"Watson represents a technology breakthrough that can help physicians improve patient outcomes," said Dr. Herbert Chase, a professor of clinical medicine at Columbia University. "As IBM focuses its efforts on key areas including oncology, cardiology and other chronic diseases, the advisory board will be integral to helping align the business strategy to the specific needs of the industry."
Full Story

"Being Human 2012" Reveals Revolutionary Insights into Human Nature
San Francisco, California

The Baumann Foundation (TBF) launched a new public event, "Being Human 2012: Science, Philosophy and Your Life," where pioneers in the exploration of human nature, from behavioral economics, cognitive neuroscience, evolutionary psychology, social anthropology and philosophy,came together for the first-ever multidisciplinary event of its kind. Its purpose was to engage the public in a conversation about how recent revolutionary insights from science and philosophy challenge basic assumptions about human nature and how these insights can fundamentally shift one's experience of daily life. The first-annual Being Human event was hosted at the Palace of Fine Arts, in San Francisco, on March 24, 2012.

"We live at the dawn of a scientific revolution. Recent findings from science and philosophy promise to overthrow long-held biases and stories about what it means to be human," said TBF founder Peter Baumann. "Many of these fresh insights can have a profound impact on our experience of daily life. We are delighted to bring these new understandings into the public arena, so that they are accessible to anyone who is curious about their own experience. Ultimately, our goal is to serve as a bridge between the theoretical and the practical, and to foster increased well-being."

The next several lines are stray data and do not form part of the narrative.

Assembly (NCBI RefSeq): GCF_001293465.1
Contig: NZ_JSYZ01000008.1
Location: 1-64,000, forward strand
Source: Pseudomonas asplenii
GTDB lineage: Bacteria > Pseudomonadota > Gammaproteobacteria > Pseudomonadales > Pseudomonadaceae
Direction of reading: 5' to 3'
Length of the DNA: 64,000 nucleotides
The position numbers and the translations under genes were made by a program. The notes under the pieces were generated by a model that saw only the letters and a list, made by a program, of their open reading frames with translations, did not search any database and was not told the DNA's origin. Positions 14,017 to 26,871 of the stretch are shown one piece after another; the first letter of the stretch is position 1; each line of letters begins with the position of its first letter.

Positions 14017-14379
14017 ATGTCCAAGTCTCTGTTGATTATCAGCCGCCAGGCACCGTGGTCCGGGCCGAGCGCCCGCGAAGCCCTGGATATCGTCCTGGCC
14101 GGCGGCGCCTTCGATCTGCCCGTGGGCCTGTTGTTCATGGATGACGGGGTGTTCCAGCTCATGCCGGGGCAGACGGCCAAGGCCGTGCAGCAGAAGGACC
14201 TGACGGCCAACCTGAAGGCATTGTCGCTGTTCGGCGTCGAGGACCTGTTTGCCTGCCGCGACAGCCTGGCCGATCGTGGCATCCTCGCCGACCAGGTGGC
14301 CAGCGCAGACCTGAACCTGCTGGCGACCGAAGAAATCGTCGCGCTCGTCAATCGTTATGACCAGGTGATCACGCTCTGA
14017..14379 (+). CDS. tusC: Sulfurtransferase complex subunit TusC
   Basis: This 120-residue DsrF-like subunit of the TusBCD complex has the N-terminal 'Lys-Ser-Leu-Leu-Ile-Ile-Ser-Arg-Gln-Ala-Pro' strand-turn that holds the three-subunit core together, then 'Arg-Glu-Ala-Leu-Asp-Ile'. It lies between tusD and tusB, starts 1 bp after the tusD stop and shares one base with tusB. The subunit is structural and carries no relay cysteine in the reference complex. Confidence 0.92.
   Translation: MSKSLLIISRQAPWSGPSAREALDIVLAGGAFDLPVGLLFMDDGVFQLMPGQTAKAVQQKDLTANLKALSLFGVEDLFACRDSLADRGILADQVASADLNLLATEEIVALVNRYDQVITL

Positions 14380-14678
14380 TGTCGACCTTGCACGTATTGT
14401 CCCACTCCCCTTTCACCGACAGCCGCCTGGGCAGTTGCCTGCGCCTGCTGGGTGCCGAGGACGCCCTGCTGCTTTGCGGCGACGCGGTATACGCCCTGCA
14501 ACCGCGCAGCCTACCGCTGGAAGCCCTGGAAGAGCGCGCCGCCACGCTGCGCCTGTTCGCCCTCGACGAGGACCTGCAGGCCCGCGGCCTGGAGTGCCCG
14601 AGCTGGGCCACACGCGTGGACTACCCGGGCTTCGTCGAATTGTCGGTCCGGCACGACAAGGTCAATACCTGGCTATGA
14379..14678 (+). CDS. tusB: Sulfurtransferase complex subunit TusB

"We are thrilled that so many esteemed pioneers joined us for Being Human 2012," said TBF Advisory Board member Richard Davidson, who moderated Being Human 2012. Davidson, a leader in the field of mind-body medicine and one of Time Magazine's 100 most influential people (2006), is best-known for his research on brain plasticity, his collaboration with the Dalai Lama and studying the brain activity of meditating Tibetan Buddhist monks. "This was a unique event, where we explored together the frontiers of understanding human nature, asking questions such as: How does the nonconscious mind influence the decisions we make? What is the relationship between self and culture? Are you who you think you are, or is that just an illusion? What does science tell us about our relationship with fellow humans? What are the evolutionary origins of the human mind?"